INNER JOIN ION_Data.dbo.DataLogStamp dls WITH (NOLOCK) 
  ON dl.DataLogStampID = dls.ID
LEFT OUTER JOIN Montage.dbo.Cus_GasMeterReadings Z
  ON  dls.TimestampUTC = Z.ReadingTimestamp
      dl.QuantityID = Z.Reference)
WHERE Z.ReadingTimestamp IS NULL
AND dls.TimestampUTC >= @StartDate
AND dls.TimestampUTC < @EndDate
ORDER BY dls.TimestampUTC, dl.QuantityID

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BrandonGalderisiCommented:
If you need unique records, why not use a unique constraint across the two columns?  That IS their purpose.

As 8080 has pointed out you will have problems with concurrency.  where are your @startdate and @enddate coming from?  If you don't attempt to process overlapping values, then you will limit your concurrency issues.


> Using a NOT EXISTS is very possibly part of the problem (that is a fairly expensive way to find out if things aren't in the table)
Not if you are doing it on properly indexed tables.  


> GROUP BY should only be used when you are doing things like COUNT, MAX, MIN, SUM.

group by can also be used as a distinct of sorts.  It doesn't HAVE to be used with aggregates.

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jdallen75Author Commented:
8080:
Regular in this case is every 15 minutes, though what you are looking at is Step 1 of 6 very similar steps (electricity, etc.) in a scheduled job.
I thought the GROUP BY was a little odd, but is was provided in a sample from a colleague.
Cus_GasMeterReading has a PKIdent column to serve as a unique, primary key - just an auto-incremented number. I can't check at the moment, but I believe I had set up non-unique indexes on ReadingTimestamp and Status (since they are used in WHERE and ORDER BY clauses elsewhere.)
If I were to set up a unique index on ReadingTimestamp + Reference together - I remember seeing an "ignore duplicates" setting - does that mean duplicate rows are ignored altogether, or just for the purpose of indexing (if that's possible)?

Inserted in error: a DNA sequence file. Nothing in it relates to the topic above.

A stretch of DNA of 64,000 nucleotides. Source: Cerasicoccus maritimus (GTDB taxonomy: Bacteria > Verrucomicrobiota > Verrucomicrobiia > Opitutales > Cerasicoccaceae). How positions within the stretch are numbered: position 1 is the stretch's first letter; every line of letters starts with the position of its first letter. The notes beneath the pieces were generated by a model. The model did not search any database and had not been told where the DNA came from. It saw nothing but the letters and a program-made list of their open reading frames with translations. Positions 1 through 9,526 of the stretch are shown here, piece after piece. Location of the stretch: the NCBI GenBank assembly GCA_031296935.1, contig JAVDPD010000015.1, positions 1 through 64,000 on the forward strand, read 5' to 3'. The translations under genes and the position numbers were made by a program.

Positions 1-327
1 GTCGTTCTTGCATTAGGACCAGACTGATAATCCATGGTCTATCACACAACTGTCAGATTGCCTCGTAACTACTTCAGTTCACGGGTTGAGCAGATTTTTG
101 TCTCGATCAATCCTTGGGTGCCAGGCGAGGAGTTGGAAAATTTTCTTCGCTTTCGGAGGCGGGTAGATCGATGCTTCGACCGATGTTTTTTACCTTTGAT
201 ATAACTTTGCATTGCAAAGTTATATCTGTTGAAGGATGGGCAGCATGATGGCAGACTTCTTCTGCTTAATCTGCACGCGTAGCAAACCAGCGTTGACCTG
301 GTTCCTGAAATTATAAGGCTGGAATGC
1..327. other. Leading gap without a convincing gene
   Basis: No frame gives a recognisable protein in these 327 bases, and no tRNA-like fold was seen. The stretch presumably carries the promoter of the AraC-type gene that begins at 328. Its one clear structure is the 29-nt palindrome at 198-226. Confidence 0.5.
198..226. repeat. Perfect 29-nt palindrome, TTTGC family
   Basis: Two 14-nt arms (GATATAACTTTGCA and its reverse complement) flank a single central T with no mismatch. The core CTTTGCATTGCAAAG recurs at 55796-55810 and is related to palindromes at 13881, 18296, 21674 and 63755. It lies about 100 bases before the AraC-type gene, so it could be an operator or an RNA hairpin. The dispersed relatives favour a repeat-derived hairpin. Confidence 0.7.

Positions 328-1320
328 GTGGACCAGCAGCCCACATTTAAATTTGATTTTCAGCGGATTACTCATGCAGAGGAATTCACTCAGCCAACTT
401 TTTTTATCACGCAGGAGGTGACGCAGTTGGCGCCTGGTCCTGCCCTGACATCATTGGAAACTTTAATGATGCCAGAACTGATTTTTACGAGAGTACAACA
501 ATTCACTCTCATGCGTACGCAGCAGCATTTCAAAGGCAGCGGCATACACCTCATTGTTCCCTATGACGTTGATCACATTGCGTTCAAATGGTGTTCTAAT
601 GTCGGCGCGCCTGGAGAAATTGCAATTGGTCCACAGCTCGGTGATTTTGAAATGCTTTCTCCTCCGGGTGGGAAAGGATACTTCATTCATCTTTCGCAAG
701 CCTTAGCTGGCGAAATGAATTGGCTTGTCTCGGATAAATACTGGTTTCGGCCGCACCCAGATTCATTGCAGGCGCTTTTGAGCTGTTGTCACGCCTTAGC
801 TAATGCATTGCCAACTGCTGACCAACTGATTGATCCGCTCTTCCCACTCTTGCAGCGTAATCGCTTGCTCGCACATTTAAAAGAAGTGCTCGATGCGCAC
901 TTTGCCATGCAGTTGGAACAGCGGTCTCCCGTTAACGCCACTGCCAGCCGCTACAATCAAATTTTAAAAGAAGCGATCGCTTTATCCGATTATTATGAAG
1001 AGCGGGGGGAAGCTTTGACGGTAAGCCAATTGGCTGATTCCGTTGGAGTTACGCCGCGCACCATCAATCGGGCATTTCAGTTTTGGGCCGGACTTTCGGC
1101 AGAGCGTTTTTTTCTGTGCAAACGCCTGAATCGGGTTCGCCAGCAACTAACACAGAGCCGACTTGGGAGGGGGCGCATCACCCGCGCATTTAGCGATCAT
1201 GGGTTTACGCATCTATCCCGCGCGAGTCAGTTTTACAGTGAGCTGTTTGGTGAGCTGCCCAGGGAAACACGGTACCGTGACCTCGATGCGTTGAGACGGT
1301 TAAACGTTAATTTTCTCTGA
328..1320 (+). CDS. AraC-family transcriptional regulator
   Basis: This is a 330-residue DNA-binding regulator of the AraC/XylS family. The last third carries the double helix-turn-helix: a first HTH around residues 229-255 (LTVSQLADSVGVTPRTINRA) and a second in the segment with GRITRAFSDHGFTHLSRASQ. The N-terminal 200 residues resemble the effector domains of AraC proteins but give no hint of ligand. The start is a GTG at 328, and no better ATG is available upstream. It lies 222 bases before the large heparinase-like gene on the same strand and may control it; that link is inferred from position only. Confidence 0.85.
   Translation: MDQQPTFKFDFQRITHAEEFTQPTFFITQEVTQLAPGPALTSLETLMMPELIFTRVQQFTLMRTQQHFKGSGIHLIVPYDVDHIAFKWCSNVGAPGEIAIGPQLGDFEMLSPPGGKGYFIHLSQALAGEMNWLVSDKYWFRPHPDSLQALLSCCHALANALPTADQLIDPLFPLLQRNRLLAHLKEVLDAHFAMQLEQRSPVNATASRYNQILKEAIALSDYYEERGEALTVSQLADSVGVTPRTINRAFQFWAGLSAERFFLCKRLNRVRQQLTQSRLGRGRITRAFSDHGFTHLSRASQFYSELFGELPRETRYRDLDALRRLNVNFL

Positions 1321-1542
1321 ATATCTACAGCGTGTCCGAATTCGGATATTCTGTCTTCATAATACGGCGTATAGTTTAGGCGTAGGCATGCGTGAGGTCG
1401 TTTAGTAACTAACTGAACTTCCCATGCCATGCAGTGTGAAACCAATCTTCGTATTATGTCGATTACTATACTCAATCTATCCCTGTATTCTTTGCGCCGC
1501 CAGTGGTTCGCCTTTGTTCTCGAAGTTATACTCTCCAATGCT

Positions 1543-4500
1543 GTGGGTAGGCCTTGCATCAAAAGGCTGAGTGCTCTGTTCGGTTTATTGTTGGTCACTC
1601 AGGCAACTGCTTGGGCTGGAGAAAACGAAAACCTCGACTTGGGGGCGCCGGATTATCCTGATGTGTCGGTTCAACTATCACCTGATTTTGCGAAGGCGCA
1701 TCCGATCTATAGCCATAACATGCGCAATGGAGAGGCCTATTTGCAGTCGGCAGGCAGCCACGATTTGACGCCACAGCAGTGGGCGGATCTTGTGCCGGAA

Thanks for the input.
PS: Why "WHERE Z.ReadingTimestamp IS NULL"?


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jdallen75Author Commented:
Brandon:
What happens when the stored proc tries to write duplicate records to the table if those two columns that have a unique constraint? Does it just ignore it and move on, provide a message, or throw an error?
Thanks.
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BrandonGalderisiCommented:
ignore duplicates means that if you attempt to insert a duplicate, the record is ignored and NO error is generated.  The duplicate WILL NOT be inserted.

It will throw an error, unless as I explain above the ignore duplicates option for the index is set.
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8080_DiverCommented:
PS: Why "WHERE Z.ReadingTimestamp IS NULL"?
As a passing bit of information, that makes sure that there is no matching record from the subselect that is aliased as Z.  Since it is a LEFT OUTER JOIN to the table into which you are inserting the data, it should preclude there being a row in that table already.
However, the IGNORE DUPLICATES is probably a better option in this instance. ;-)